The Act of Creation: Caroline Russell: CEO - BOH Plantations Sdn Bhd

This article first appeared in Options, The Edge Malaysia Weekly, on July 31, 2017 - August 06, 2017.
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Regrettably, there is a lower appreciation in Malaysia of the importance of the arts … but also [an underestimation of] the value that brands can obtain from it.” — Russell

In May this year, the 14th annual BOH Cameronian Arts Awards (affectionately known as the Cammies) was held at the St Regis Kuala Lumpur. While the awards night — which has come to be a premier event for the Malaysian performing arts community — celebrated the best of 2016’s talents and shows, there was another milestone worth commemorating.

The theme for the night, “Raising the Bar with Artistic Excellence”, was also apt to describe the long partnership between BOH Plantations and arts platform Kakiseni, which co-present the awards each year. Reflecting on their collaboration thus far, BOH CEO Caroline Russell says, “The arts awards is definitely one of our key initiatives. And what is now starting to set it apart is its longevity. It is a collaboration that has, so far, stood the test of time.”

Recounting its earlier years, Russell reveals that the initial objective was simply to create a platform to raise awareness of and exposure to local performing arts productions and talents. “We were trying to highlight what was going on, show the breadth and depth of what we have, and raise awareness levels and heighten interest and recognition of local talents. So we gave them a broader scope, highlighting all the nominees for that effect,” she says.

Underlining the growth of the performing arts community overall over the past decade, Russell notes that the industry has matured, especially in terms of presence and the number of productions being staged.

That maturity became a catalyst for the change implemented in this year’s Cammies — a move taken to continue fanning the flames of the evolution of the arts. The award categories for each segment of dance, music, theatre and musical theatre were culled, and a new “Best Of” award was introduced, which saw six of the best productions in 2016 honoured.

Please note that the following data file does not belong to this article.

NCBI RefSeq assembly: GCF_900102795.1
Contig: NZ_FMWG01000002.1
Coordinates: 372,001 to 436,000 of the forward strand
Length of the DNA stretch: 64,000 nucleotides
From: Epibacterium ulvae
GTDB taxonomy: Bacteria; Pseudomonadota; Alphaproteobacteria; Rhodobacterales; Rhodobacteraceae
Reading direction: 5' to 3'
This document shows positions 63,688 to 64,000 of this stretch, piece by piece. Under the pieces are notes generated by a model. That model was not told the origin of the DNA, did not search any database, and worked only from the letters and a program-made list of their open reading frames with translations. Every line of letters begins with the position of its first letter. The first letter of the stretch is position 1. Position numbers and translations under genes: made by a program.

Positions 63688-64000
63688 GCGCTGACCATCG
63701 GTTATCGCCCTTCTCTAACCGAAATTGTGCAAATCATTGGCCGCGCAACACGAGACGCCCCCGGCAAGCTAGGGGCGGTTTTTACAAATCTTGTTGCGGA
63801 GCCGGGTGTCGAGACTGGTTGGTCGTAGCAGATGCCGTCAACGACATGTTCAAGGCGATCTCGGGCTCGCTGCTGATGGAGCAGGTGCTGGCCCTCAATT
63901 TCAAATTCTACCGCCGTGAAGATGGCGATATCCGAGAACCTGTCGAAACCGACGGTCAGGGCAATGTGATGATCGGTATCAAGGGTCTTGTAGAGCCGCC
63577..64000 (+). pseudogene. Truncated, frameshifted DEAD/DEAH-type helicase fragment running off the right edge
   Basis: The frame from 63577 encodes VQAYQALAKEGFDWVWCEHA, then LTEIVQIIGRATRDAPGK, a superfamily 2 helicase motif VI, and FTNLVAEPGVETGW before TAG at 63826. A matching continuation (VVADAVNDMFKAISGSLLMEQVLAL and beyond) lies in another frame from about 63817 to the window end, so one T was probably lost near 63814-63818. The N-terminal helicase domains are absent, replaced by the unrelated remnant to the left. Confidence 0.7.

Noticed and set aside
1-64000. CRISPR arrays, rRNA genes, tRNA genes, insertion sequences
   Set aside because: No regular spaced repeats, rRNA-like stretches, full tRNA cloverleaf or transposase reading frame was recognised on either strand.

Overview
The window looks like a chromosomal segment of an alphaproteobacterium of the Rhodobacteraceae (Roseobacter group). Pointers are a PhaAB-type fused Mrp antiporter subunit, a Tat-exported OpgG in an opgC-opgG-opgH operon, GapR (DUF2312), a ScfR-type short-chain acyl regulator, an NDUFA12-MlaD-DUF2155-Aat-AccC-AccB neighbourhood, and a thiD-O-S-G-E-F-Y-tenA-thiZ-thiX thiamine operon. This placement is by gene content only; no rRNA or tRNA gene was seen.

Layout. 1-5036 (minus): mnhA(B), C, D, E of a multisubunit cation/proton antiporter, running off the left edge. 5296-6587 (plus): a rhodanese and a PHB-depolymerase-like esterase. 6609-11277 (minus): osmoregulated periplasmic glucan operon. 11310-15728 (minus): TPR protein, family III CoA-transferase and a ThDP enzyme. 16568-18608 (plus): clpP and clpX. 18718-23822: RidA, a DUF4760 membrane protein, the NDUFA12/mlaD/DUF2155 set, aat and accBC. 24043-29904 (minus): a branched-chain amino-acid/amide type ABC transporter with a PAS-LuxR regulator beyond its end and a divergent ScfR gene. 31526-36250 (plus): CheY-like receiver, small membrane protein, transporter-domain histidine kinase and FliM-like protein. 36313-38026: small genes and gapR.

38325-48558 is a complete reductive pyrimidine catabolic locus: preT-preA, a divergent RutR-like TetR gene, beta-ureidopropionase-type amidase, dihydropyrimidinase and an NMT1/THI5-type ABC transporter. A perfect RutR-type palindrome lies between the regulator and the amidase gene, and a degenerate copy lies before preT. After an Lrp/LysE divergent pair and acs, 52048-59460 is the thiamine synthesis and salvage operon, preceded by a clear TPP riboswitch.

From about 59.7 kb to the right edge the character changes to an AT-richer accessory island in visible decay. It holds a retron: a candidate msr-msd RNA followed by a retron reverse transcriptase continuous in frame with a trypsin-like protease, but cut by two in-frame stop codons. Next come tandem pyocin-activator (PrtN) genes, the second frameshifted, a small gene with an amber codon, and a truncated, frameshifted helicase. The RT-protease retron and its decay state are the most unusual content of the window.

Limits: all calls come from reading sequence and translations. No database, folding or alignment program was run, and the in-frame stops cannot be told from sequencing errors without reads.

Russell explains the decision: “We felt there was an opportunity to raise the bar this year, to focus more on quality, and perhaps to also move the awards into a more prestigious position, though not for the sake of it. It is really saying that Malaysian arts have matured enough for us to be able to highlight what is really special across different genres. It’s also trying to make it more aspirational — that when there is an awardee, people will know that it must be something quite exceptional and the winner gets immediate recognition in terms of talent and creativity.”

The shift in direction may be to lay the foundations in encouraging better-quality productions and with it, more sponsorships but, Russell says, there are still many obstacles to overcome along the way, particularly the battle with funding and talent development. “Also, I think young people are still not encouraged to pursue the arts as a career; it is not seen as a useful one. I also think generating audiences is still a challenge.”

Helming a business corporation, Russell has no illusions about what the company brings to the equation. Realistic about the impact they can bring beyond financial assistance, she nonetheless says that the company has chosen to prioritise the support of arts. Last year, following the Cammies’ thematic tribute to traditional art forms, BOH continued its partnership with Kakiseni in producing a children’s book, Shadows, which is based on wayang kulit.

“We have taken a position that we can add more value to areas that are less popularity-driven. Regrettably, there is a lower appreciation in Malaysia of the importance of the arts … but also [an underestimation of] the value that brands can obtain from it,” the CEO observes.

She shares that while she doesn’t believe their support can be magnified to the level of education, nevertheless, the access BOH has as a brand can be maximised in bringing awareness, right into the heart of Malaysian homes through its products.

“We can just highlight these issues, to raise the profile of the arts,” says Russell, adding that Corporate Malaysia can be an important contributor as a whole to the arts community if they are able to see its mutual benefits. “I think any business with a CSR programme can be cognisant of the huge value in brand reputation and standing that a partnership like this can add to us. We’ve definitely seen that. I wouldn’t say it helps us sell more tea, but the idea is not to increase our top line anyway.”

And if companies offer support, her advice is to do it without an agenda. Wading in on the debate by purists that corporate sponsorship may compromise the integrity of the arts, Russell replies that those who choose to work with the arts should have a fairly liberal perspective and not choose to support only a particular kind of production or type of work, much less interfere in any.

After all, that freedom of creativity is what sets us apart in this day and age, as she unexpectedly recalls a video she caught about the evolution of technology and muses, “A computer scientist was talking about AI (artificial intelligence) and forecast that AI would make better lawyers, doctors, teachers and so forth. It’s a really frightening prospect. Where do we come in then? It’s really through our creativity that we are different and special, and being able to cultivate that amongst young people is going to be very, very important.”